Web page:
What to consider when deciding which share plan to offer staff

There are many factors to consider when deciding which share plan to offer, says Katrina McKeever

All-employee share schemes enable staff to share in the success of their employer, benefiting from any rise in the share price. According to figures from HM Revenue and Customs (HMRC), about five million UK workers are currently enrolled in such schemes.

Sharesave schemes, also known as save-as-you-earn plans, are the longest-running type of HMRC-approved share plan. Employees can save between £5 and £250 a month from their net salary over three, five or seven years, and if they remain in the scheme until it matures, they have the option to buy company shares at a price agreed at the start of the scheme.

No income tax is payable on the grant or exercise of options and the agreed share price can be discounted by up to 20%. Staff also have the option to take their cash savings with a tax-free bonus on top. The bonus is calculated on set rates, currently 1.5% for three-year schemes, 4.8% for five-year plans and 9.3% for seven-year versions.

Share incentive plans (Sips) are a higher-risk option that allow employees to buy shares in the company directly when they join a scheme. Employers can structure a Sip in several ways. Firstly, they can enable staff to buy shares (known as partnership shares) directly from their pre-tax weekly or monthly salary, up to a limit of £1,500 a year or 10% of salary, whichever is lower, saving employees income tax and national insurance (NI) and employers NI on the amount paid. Alternatively, staff can invest a lump sum of £1,500. Secondly, employers can give employees up to two free shares for each of the partnership shares they buy, known as matching shares. Thirdly, employers can award staff up to £3,000 worth of free shares a year, free of income tax or NI contributions. Employers can also allow an employee to use up to £1,500 of dividends each year from their Sip shares to buy and hold further shares in the Sip.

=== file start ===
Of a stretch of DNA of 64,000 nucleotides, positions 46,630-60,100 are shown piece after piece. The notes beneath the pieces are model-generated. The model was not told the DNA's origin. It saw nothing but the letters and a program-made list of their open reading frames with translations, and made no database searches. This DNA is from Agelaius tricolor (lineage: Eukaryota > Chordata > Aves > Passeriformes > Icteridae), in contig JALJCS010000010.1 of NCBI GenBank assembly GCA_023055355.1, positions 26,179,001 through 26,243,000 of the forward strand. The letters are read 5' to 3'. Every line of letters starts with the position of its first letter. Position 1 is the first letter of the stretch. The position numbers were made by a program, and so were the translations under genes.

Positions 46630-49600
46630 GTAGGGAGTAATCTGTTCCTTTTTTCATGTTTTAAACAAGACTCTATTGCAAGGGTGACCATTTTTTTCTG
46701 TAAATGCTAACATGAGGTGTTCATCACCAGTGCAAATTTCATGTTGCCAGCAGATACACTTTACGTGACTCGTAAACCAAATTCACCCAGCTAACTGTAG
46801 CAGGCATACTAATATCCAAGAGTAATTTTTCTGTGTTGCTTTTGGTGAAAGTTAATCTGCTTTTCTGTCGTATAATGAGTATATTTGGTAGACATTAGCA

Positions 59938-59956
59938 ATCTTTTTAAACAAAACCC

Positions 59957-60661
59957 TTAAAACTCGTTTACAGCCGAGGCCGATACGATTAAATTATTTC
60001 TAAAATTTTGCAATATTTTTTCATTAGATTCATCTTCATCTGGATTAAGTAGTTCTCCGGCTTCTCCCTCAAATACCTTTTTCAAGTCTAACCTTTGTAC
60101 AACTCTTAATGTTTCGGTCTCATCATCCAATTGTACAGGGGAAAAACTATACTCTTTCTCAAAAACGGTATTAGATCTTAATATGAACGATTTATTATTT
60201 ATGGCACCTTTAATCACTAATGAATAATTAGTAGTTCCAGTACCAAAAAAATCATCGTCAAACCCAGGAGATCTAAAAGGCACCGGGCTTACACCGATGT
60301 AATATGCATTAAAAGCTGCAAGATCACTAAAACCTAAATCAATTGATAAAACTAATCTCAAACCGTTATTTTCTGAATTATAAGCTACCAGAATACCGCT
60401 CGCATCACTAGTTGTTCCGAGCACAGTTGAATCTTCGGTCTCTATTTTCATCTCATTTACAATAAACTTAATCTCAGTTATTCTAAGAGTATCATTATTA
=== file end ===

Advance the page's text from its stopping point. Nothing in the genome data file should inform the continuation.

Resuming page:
When setting up a Sip, companies can offer shares in any combination of these methods. If they opt to make all the options available, an employee could receive up to a maximum of £9,000 worth of shares a year.

If staff hold shares in a Sip for five years, they are free from income tax and NICs, and also from capital gains tax if they are sold as soon as they come out of the plan. Partnership shares may be traded at any time, but will not attract the tax relief unless they are held for five years. Such plans also attract corporation tax relief for employers on the cost of: setting up and administering the plan; the market value of free and matching shares at the time they are acquired by the trustees; and the costs incurred in providing shares for employees to buy, if such costs exceed employees’ contributions. Julie Richardson, head of employee share ownership at Ifs Proshare, says: “This is possibly one of the most tax-advantaged schemes we have in the UK.”

Although some employers will offer staff both sharesave and a Sip, in some cases one type of plan may be more appropriate. For example, Sips can be particularly useful in certain business situations, such as a merger or takeover, because giving all employees the chance to buy shares in the new company will give them something in common.

Marcus Peaker, chief executive of Halliwell Consulting, says Sips can also help to engage employees with the business at times of change. “If [employers] have key people they want to retain, there is an advantage in giving them a stake in the business. The psychological impact is great because staff are immediate shareholders.”

Sharesave schemes, meanwhile, are more appropriate around the time of a company’s float onto the stock market, which Peaker says is one of the best times to grant options to staff. “If you offer the option of the float price or a discounted float price, under normal economic circumstances that is a good time to offer sharesave.”